No, HVAC air filters are different in quality and dimensions, and some have features that others don't. In most cases we advise using the filter your HVAC manufacturer says to pair with your system.
All filters have MERV ratings, which range from 1–20. MERV means minimum efficiency reporting value.
A larger value means the filter can trap more miniscule substances. This sounds great, but a filter that traps finer dirt can become obstructed faster, heightening pressure on your system. If your equipment isn’t made to run with this kind of filter, it may reduce airflow and lead to other troubles.
Unless you reside in a medical facility, you probably don’t require a MERV ranking higher than 13. In fact, many residential HVAC units are specifically engineered to run with a filter with a MERV rating lower than 13. Frequently you will discover that decent systems have been made to work with a MERV level of 8 or 11.
All filters with a MERV level of 5 should catch many everyday nuisances, like pollen, pet dander and dust. Some filters say they can trap mold spores, but we suggest having a professional get rid of mold as opposed to trying to conceal the trouble with a filter.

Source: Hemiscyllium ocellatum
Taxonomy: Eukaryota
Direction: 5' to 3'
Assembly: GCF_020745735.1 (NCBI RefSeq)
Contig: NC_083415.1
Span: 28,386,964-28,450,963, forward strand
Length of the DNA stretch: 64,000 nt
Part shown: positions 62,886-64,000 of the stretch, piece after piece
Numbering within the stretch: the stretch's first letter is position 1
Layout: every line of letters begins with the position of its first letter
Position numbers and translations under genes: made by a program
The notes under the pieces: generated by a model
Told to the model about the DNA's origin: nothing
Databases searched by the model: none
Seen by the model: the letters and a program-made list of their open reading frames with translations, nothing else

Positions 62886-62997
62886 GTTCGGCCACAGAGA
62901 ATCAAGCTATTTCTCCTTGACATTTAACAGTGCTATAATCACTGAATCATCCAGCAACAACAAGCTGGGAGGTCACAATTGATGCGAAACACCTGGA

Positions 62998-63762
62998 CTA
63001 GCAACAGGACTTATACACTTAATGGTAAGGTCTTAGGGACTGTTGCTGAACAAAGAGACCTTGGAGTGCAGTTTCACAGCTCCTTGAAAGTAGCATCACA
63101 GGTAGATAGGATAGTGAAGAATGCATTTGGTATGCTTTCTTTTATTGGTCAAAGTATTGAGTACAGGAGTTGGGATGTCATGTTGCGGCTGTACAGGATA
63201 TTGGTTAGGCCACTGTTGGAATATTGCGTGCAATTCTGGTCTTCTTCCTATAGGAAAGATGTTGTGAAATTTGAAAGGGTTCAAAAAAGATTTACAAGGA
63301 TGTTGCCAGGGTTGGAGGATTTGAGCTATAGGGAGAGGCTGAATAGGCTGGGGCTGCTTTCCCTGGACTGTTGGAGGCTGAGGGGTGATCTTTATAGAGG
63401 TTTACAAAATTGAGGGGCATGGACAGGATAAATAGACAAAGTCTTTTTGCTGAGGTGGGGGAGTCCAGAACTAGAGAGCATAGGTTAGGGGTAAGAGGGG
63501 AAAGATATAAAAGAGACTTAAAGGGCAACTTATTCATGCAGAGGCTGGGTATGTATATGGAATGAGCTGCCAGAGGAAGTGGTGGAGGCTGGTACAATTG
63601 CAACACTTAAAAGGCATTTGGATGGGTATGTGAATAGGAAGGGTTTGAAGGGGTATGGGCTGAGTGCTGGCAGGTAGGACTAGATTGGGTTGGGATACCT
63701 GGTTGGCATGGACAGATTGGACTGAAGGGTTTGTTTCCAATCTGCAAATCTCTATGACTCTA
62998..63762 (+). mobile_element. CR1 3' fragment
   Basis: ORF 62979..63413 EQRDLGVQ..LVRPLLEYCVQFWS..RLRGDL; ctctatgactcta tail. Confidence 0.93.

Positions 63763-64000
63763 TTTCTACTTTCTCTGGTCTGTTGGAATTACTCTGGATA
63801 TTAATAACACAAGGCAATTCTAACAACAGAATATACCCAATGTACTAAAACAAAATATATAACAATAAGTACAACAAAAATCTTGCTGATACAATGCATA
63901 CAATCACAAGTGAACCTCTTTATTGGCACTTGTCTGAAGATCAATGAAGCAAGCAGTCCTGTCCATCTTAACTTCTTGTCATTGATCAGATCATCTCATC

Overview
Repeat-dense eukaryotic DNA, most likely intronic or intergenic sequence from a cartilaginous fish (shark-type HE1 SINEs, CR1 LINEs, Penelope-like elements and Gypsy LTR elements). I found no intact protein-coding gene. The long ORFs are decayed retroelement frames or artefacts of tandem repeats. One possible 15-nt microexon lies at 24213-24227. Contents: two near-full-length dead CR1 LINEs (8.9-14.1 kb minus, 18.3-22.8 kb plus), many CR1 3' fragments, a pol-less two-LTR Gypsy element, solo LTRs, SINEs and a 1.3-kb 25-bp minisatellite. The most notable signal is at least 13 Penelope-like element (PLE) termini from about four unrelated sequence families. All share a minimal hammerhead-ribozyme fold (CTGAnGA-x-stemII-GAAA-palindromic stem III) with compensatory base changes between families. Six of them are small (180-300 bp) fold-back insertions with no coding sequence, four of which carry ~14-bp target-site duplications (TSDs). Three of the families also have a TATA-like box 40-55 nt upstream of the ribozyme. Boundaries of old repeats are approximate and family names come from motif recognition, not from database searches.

Usually the packaging shows how regularly your filter should be replaced. In our experience, the accordion-style filters last longer, and are worth the added cost.
Filters are created from different materials, with single-use fiberglass filters being standard. Polyester and pleated filters trap more debris but may reduce your unit’s airflow. Then there are HEPA (high efficiency particulate air) filters.
While you may tempted to use a HEPA filter, remember that's like installing a MERV 16 filter in your HVAC equipment. It’s extremely unrealistic your system was designed to handle that amount of resistance. If you’re troubled by indoor air quality in Tulsa, think about installing a HEPA-grade air filtration system. This equipment works along with your HVAC system.